On Thursday, hundreds of thousands of UK teenagers are finding out their GCSE results. For those who achieved their desired grades, congratulations! However it won’t be a success story for all and, this year, it’s likely that there will be a higher proportion of students who face disappointment, given the tougher syllabus of the new GCSEs.
About half a million 16-year-olds sat the reformed GCSEs this summer and will receive results graded from 9-1 rather than A*-G. Research published by Cambridge Assessment, one of the country’s biggest exam boards, is predicting that as few as 200 star pupils will achieve a clean sweep of top grades under the new GCSE grading system, representing a 90 per cent drop in the number of students receiving the top grades compared to the previous system.
For parents of teens with disappointing grades, it’s important to stay calm and help keep everything in perspective – no matter your child’s grades, there are lots of options available. Stephen Moore, Director of Justin Craig Education, recommends:
Discussion with teachers on results day
Regarding performance on different papers, proximity to grade boundaries and whether it’s worth getting papers back or remarked. For Maths and English, resitting is compulsory for students failing to achieve a pass (grade 4) if they are under 18 and/or studying full time. In other circumstances eg apprenticeships, it may be possible not to resit but to take a functional skills qualification instead of the GCSE. For other subjects, resits are not compulsory but low grades may affect decisions about A Level choices – again, teachers can provide invaluable support here.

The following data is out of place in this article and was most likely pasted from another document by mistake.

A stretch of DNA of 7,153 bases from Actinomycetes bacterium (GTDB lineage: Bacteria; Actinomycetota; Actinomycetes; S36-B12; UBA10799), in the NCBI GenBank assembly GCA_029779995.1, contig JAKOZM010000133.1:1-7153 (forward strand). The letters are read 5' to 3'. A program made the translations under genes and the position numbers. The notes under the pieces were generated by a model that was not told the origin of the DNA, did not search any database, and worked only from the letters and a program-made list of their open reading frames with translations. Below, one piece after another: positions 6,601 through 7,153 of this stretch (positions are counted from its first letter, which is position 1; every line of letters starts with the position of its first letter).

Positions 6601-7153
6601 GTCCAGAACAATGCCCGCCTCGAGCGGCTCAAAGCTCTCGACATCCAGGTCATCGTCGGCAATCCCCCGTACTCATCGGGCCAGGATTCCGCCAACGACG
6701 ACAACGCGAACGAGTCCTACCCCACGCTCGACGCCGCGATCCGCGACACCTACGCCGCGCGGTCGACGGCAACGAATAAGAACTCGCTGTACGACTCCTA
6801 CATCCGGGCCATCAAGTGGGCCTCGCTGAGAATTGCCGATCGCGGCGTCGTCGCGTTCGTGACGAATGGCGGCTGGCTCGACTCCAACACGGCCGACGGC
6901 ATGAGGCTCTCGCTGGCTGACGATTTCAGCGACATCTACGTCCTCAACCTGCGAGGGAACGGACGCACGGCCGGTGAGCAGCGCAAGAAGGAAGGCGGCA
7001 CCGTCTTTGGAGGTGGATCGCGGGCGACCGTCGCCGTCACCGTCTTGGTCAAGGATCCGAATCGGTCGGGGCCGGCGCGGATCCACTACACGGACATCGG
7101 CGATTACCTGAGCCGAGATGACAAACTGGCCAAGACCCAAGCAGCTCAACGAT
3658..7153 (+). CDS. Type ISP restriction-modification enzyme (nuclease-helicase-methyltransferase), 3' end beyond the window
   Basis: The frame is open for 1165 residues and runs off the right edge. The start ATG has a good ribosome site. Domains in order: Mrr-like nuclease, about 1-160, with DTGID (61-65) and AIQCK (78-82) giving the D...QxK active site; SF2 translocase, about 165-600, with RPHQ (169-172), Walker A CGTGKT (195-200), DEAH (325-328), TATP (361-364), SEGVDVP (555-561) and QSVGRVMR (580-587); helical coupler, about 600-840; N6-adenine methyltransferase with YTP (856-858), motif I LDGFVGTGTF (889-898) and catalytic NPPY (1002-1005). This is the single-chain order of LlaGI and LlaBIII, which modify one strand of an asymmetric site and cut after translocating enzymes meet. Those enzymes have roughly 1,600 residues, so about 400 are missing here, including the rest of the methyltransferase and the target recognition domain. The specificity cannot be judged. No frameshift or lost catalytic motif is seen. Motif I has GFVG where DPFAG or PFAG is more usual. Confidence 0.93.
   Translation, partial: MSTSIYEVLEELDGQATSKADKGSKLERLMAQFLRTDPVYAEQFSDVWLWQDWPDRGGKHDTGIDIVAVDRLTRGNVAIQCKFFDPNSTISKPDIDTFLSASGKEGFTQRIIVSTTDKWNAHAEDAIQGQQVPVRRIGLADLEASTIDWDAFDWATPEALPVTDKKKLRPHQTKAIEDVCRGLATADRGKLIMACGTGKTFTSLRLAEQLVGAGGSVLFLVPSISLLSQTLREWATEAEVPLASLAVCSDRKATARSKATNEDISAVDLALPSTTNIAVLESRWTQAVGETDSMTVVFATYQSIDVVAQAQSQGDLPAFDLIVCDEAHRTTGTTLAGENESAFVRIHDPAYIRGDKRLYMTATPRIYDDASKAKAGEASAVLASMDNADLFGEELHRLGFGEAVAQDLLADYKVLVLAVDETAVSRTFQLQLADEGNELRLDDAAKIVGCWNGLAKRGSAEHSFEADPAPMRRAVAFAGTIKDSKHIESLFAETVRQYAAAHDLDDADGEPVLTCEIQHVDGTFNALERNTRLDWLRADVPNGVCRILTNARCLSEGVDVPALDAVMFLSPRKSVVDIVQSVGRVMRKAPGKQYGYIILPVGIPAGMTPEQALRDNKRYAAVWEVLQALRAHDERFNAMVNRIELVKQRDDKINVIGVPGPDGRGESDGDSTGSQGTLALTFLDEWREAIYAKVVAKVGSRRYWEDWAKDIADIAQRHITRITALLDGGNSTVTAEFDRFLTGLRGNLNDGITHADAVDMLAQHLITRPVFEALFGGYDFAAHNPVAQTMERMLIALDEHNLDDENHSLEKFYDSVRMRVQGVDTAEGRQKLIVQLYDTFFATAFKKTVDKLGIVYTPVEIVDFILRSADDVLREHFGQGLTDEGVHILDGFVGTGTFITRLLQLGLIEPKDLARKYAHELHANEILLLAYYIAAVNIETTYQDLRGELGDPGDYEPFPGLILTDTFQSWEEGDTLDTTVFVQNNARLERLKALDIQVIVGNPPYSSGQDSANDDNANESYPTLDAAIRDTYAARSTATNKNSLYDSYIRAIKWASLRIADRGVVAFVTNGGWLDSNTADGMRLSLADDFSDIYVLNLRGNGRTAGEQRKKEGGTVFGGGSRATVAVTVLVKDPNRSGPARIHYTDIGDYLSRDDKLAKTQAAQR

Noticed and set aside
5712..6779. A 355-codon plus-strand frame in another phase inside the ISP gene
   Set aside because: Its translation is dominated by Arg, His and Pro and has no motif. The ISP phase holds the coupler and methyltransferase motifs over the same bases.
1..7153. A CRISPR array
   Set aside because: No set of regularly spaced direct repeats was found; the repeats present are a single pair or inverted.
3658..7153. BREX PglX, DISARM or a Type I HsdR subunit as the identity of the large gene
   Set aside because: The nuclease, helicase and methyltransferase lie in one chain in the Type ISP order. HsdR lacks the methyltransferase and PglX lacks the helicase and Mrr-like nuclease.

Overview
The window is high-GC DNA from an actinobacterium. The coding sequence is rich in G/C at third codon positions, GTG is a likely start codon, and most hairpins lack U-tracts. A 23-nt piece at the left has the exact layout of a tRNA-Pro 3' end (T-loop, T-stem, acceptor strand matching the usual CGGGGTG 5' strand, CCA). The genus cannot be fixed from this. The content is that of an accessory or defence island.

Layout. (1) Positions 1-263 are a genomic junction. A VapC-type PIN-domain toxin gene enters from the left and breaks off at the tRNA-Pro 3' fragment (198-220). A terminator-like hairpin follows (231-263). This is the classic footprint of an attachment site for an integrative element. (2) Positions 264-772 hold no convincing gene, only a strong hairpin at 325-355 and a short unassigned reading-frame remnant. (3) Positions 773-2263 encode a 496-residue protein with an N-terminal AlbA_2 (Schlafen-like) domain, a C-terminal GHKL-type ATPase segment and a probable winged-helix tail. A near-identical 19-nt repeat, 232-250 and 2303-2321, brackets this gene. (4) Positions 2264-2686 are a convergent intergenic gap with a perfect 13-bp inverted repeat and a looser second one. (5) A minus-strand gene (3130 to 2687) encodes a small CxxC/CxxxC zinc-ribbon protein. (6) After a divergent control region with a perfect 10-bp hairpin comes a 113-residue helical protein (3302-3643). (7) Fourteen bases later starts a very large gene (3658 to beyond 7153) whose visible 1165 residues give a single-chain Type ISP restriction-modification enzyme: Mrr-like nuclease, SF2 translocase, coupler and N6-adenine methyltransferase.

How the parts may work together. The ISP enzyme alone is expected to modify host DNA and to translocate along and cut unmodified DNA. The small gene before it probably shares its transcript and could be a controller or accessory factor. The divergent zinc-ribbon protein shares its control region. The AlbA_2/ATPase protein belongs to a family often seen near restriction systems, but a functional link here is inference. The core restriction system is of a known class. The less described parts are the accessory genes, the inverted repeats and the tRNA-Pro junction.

Speak to the Sixth form or College
If your child has narrowly missed the required entry grades, its worth speaking to their preferred sixth form college as they may still offer your teen a place, particularly if extenuating factors could have affected their performance. If that’s not possible, they might allow your child to transfer to a different course or subject, or recommend other colleges and sixth forms which might suit
Providing support and encouragement
To help research and evaluate all the various different options. For example, if your child doesn’t want to resit their GCSEs, then it’s time to make a plan that takes their grades into account. If however, they have a specific career in mind, then now is the time to research all the possible ways it can be achieved! Whilst retakes may be required, there will be other routes, for example, apprenticeships, professional courses, access courses, entry-level roles, work experience, volunteering.
For students considering retakes, the key to retake success is to learn from the experience and then to create a new study programme. For example, this might entail requesting papers back from the exam board to identify where marks were lost, discussing their approach to revision with teachers or getting specialist support from private tutors or revision course providers.
For more advice from Justin Craig Education on how to achieve exam success, call us on 01727 744340.